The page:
Light The Night – Season 1 Episode 7 Recap & Review

Shining Light

Episode 7 of Light the Night begins four years before the incident, on September 10th 1984. Chiang-Han and Sue both find themselves at the library but Sue is nervous, erratic and struggles to compose herself around her crush. Slowly but surely the pair grow closer together, which makes the revelation last episode hit all the harder.

We then jump forward to one month before the incident on September 8th. Sue sits passed out in a pool of blood as Tzu-Wei shows up and immediately phones an ambulance. In the car she tell him to look after himself before drifting out of consciousness.

Meanwhile, Ah-Chi pays some of her debt back but learns if she doesn’t pay it all back by the next month, she’s going to be killed. The thing is, this level of stress is having a negative impact on customers, who are complaining about her bad attitude.

Well, she soon brightens up when she finds Nakamura, who’s back from Japan. She encourages him to taste Taiwanese food and in doing so, holds his hand and broaches a touchy subject. In the past, he told her that she looked like his late wife. Now, she offers to try and be more like her. He understands what she’s trying to say and instead pushes her away gently, offering his thanks, along with a polite but stern “no thank you Ah-Chi.”

Heading out for dinner with Ya-Ya and Aiko, they encourage Ah-Chi to make the most of Nakamura’s hospitality and have sex with him before he leaves for Japan again. After all, if a relationship is out the window, this is the next best thing right?

Rose is called away when she hears about Sue’s accident. When Rose shows up, Sue breaks the news that Chiang-Han has broken up with her and how Rose is the one he’s chosen. “In this life, I’m doomed to lose.” She says sadly. Eventually she tells Rose to leave, unable to look at her following what’s happened.

Out in the hallway, Wen-Cheng chases a crook who just so happens to be in the same elevator as Rose. He uses Rose as a hostage, holding her up at knifepoint as the elevator drops. This man takes his eye off the ball though when the doors open, allowing Wen-Cheng to tackle him to the ground and save Rose’s life.

Rose heads over to see Chiang-Han, breaking the news to him about Sue. She begs him not to hurt her anymore. He eventually arrives at the hospital to see Sue. While they talk, Rose leaves them to it and visits Hana, who reveals that Sue actually handed over an envelope of money earlier on, encouraging her not to head back to Light anymore.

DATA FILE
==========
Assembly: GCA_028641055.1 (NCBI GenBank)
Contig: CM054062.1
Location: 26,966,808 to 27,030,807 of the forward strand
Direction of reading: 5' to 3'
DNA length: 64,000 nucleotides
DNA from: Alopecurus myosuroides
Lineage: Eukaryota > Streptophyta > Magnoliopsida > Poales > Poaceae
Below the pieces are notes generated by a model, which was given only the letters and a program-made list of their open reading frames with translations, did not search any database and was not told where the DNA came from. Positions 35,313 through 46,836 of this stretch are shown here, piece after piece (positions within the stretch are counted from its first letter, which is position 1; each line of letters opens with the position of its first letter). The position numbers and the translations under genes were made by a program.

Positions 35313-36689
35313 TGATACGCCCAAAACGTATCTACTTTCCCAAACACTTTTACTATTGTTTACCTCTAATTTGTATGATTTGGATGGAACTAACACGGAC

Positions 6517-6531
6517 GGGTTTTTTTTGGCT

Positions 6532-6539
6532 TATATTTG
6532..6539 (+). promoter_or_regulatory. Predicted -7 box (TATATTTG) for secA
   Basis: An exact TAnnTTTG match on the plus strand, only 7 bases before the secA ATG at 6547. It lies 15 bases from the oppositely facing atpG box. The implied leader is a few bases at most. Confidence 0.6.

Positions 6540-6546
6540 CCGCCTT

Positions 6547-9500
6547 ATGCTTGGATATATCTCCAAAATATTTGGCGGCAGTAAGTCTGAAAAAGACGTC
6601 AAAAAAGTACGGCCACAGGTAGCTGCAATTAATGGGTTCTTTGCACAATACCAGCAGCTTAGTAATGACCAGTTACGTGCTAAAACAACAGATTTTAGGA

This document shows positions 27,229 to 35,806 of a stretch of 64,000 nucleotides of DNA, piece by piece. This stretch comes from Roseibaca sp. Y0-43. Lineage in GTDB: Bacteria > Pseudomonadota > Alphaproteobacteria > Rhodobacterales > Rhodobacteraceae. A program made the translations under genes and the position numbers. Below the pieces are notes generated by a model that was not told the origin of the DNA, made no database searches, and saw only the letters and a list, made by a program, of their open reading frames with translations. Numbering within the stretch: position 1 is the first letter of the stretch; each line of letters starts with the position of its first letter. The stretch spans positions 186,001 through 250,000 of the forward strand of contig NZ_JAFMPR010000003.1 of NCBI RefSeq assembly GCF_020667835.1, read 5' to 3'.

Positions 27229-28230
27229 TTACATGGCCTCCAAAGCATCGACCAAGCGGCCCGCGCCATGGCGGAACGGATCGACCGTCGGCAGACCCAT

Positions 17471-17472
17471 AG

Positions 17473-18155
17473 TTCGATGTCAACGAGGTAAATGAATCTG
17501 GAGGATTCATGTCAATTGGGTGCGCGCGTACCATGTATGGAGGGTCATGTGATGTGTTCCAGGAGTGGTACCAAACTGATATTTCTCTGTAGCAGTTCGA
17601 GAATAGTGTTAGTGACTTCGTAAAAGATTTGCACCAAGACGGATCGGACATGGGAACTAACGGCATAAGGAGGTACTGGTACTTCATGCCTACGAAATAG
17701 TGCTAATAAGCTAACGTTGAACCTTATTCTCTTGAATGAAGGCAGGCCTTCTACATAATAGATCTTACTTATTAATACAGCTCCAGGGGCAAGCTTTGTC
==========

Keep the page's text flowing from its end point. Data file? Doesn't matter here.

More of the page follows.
Back at the club, Frank arrives and immediately makes his presence felt. He sticks with Yuri and decides they need to get the drugs back. Only, in the middle of all this, Aiko’s mum comes storming in and slaps her daughter in the face. She’s not happy, especially as she was initially told the girl was working in a bubble-tea shop.

After calling her out as an embarrassment to the family, she tells Aiko not to come back. Aiko calls her bluff and heads into the dressing room, angry and upset. The thing is, all of this escalated off the back of photos being snapped of her at the club. It’s the last straw for Aiko, who decides to quit working and leave. This was very obviously Sue’s doing; revenge for the photos being left on Rose’s desk.

Aiko knows this and immediately heads over to Sue’s house, sitting in the lounge waiting for her. As she steps toward Sue, holding pruning shears, Sue reaches for a weapon of her own.

Before we see what happens though, we cut forward to October 6th 1988, the day of the incident. At Zhongshan police station, Aiko’s mum shows up with a missing person report. She hasn’t seen her daughter for weeks. Was it her out in the woods?

The Episode Review

Finally we get somewhere with the investigation but boy, does this episode make you work for it. The first 40 minutes or so are pure character drama and while that in itself is fine, Light the Night does feel like it’s juggling one too many subplots to be effective.

The whole Ah-Chi plot with Nakamura, for example, is sporadically placed and it’s hard to see whether that’s genuinely important to the story or just padding at this point.

Likewise, the drug subplot with Aiko, the obsession from Yu-En and the ex-husband ordeal are all strange inclusions to this murder mystery. Most of the time the show has handled these well, never losing sight of the main drama, but this chapter definitely slips up a bit. However, it’s still enjoyable to watch and the ending hints that we’re going to get some solid answers during the finale to part 1. Roll on the next episode!

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